5 Min Read
* Home loan delinquencies at multi-year highs in mining areas
* Investors worried distress could spread nationally
* Mortgage insurers first to show the pain
* Housing market seen as biggest threat to the Australian economy
By Cecile Lefort and Jamie Freed
SYDNEY, March 10 (Reuters) - Australia's quarter-century run of uninterrupted economic growth has made its property market one of the world's most expensive, but mortgage pain in towns hit by a commodities downturn is beginning to be felt in parts of the financial system.
While most Australians are able to pay their debts, alarm bells have sounded around pockets of distress in the mining-heavy states, raising warnings from policymakers, ratings agencies and the Organisation for Economic Co-operation and Development.
In the remote mining town of Karratha in Western Australia, 61-year-old Peter Lynch received a letter advising him that his bank was going to repossess his house at the end of the March.
"My property in 2010 was worth A$905,000, today it's worth A$260,000," Lynch said, estimating that seven out of 20 homes on his suburban street were for sale.
Two decades ago, Lynch borrowed money to buy a five-bedroom house in the town, thinking his job as a railway maintenance worker at Rio Tinto would last until he retired.
But the end of a one-in-a-century mining boom changed all that. He now owes A$222,000 ($168,764) and earns A$42,000 a year as a cleaner, or roughly half his pay at the mine.
Western Australia is the hardest hit Australian state with delinquencies topping 2.1 percent, up by nearly half year-on-year, according to credit ratings house S&P Global.
S&P Global said that 30-day arrears on mortgages packaged in issued securities are at multi-year highs.
Alena Chen, a senior analyst at Moody's, expects rising underemployment and weak wage growth to drive delinquencies higher in mining-intensive states.
Signs of stress are now showing in the mortgage insurance market - shares in Australia's largest mortgage insurer, Genworth Mortgage Insurance, are down 19 percent since early February.
The company, which provides protection to lenders from borrowers defaulting on their home loans, last month reported an 11 percent profit drop in 2016 due to a jump in mortgage delinquencies.
Australian borrowers typically pay for insurance when they have less than a 20 percent deposit on their home purchase.
Genworth said in February last year's loss ratio of 35.1 percent, up from 24 percent in 2015, reflected higher average paid claims in resources-exposed regions, particularly Queensland and Western Australia.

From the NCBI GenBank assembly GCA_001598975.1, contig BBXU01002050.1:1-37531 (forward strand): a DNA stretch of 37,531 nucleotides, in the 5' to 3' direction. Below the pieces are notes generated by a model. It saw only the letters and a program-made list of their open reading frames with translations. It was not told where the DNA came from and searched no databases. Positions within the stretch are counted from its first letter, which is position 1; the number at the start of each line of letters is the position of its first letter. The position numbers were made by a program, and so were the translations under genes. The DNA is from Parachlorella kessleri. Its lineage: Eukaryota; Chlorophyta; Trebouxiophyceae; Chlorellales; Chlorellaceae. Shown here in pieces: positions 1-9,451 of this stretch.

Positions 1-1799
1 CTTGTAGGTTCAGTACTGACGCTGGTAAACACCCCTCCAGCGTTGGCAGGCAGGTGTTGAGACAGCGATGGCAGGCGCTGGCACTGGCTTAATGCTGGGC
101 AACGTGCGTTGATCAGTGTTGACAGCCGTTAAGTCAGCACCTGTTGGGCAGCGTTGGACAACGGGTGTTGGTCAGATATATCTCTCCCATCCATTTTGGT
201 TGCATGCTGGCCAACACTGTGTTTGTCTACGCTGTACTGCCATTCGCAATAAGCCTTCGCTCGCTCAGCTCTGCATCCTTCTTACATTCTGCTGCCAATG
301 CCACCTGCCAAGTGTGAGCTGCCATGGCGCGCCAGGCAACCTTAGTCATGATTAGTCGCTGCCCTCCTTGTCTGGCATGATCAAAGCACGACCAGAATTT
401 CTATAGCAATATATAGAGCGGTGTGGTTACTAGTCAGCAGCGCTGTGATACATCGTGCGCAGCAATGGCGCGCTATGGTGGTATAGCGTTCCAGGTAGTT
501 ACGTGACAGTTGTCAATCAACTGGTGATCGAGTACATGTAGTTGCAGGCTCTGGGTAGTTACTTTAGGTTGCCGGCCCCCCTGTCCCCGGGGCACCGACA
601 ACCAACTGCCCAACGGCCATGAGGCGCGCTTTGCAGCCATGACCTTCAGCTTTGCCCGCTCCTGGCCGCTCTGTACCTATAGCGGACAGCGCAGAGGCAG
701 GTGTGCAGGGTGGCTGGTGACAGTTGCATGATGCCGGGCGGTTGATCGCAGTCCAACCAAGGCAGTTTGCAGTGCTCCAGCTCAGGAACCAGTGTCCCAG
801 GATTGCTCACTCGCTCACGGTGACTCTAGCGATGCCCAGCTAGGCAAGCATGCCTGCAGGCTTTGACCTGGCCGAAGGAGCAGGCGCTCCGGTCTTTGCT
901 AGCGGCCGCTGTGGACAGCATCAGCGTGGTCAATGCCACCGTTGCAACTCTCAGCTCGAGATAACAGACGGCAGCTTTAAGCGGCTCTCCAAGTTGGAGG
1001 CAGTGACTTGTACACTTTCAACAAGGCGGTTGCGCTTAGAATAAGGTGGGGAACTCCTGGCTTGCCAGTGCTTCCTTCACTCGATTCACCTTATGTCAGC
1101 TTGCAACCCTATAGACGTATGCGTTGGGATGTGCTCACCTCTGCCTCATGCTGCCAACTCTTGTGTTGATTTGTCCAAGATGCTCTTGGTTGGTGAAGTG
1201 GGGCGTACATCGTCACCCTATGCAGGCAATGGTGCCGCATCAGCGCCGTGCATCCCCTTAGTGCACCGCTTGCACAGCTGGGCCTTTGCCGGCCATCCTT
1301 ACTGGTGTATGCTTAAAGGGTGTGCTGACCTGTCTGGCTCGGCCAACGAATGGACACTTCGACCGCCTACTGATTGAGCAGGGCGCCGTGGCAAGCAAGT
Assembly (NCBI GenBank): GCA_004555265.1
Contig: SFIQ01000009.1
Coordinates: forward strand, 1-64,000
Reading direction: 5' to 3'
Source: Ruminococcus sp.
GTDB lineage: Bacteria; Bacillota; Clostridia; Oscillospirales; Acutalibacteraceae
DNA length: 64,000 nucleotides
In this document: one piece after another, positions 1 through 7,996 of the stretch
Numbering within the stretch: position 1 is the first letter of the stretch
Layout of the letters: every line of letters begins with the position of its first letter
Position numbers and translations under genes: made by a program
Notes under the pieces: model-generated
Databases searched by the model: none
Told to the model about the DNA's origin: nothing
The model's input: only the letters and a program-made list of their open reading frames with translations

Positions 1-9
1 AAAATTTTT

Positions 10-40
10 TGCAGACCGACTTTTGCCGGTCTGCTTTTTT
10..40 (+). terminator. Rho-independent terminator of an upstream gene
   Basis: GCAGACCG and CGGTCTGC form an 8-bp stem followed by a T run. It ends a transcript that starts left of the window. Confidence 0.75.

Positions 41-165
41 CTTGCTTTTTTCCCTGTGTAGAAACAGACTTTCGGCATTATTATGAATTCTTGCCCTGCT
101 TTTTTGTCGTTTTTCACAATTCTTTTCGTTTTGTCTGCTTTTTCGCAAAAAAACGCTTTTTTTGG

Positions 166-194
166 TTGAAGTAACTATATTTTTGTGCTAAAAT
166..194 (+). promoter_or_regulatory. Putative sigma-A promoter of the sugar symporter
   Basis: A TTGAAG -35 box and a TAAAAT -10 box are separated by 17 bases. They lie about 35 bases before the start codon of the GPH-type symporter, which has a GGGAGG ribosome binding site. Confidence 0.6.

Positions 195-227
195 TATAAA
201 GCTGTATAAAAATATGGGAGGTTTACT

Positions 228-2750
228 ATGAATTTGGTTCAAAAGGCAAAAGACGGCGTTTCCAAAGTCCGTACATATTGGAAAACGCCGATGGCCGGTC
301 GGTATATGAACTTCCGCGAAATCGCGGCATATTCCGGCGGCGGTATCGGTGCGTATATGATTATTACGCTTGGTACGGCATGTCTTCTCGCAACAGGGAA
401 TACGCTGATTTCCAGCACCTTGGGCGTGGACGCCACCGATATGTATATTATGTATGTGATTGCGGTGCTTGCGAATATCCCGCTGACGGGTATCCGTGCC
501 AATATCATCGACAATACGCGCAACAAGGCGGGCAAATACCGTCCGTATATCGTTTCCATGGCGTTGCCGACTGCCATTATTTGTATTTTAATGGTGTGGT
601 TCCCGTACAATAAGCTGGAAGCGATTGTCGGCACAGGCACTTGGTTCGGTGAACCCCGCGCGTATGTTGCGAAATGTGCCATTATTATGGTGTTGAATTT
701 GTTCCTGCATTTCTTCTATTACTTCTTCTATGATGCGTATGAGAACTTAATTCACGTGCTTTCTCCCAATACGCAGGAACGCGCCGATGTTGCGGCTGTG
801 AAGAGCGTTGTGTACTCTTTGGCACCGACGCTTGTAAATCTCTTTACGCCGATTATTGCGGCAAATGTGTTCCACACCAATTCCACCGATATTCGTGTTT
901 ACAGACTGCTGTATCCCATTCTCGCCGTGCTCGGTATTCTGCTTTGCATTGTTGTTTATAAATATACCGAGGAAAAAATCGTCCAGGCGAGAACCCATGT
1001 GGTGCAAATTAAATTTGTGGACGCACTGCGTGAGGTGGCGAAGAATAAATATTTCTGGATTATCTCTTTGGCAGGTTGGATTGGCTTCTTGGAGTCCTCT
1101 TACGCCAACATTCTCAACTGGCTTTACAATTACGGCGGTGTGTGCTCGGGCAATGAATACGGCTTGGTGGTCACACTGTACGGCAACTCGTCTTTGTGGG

Australia's arrears rate of under 1 percent, according to industry estimates, is still modest compared with the U.S. peak of 27 percent seen during the 2007-2009 subprime mortgage crisis, and Australia has almost no subprime loans as such.
For now, rising arrears have not materially impacted the wider property market or financial system.
The major banks remain in good health and the mortgage-backed securities market, which finances the loan books of smaller banks and lenders, enjoys strong investor demand. And unlike the U.S., Australia has had no mortgage-backed bond defaults.
But investors and economists are worried stress could spread should there be a sudden loss of faith in the property market.
Real estate is a national obsession in Australia where two-thirds of households own a home. Since 2009, home values in the nation's largest city of Sydney have more than doubled, while Melbourne has increased 88 percent.
Australian households are among the world's most indebted with a debt to disposable income ratio at an all-time peak around 180 percent, compared with about 100 percent in Germany and 150 percent in the U.S.
Domestic mortgage debt stands at a whopping A$1.7 trillion, equal to the country's entire annual economic output.
Last week, the OECD singled out a "dramatic house-price correction" as the biggest threat to the Australian economy.
Central bank governor Philip Lowe last month said the bank is wary of easing further for fear of creating housing vulnerabilities, particularly in the mining states.
Steven Hur, acting head of credit at AMP Capital which manages around A$58 billion in fixed income, said market concerns about property prices are already present.
"It may push sellers to move first, thereby potentially signalling to the market a decrease in house prices, which may in turn spark further pressure on pricing," Hur said. ($1 = 1.3154 Australian dollars)
Additional reporting by Aaron Bunch; Editing by Sam Holmes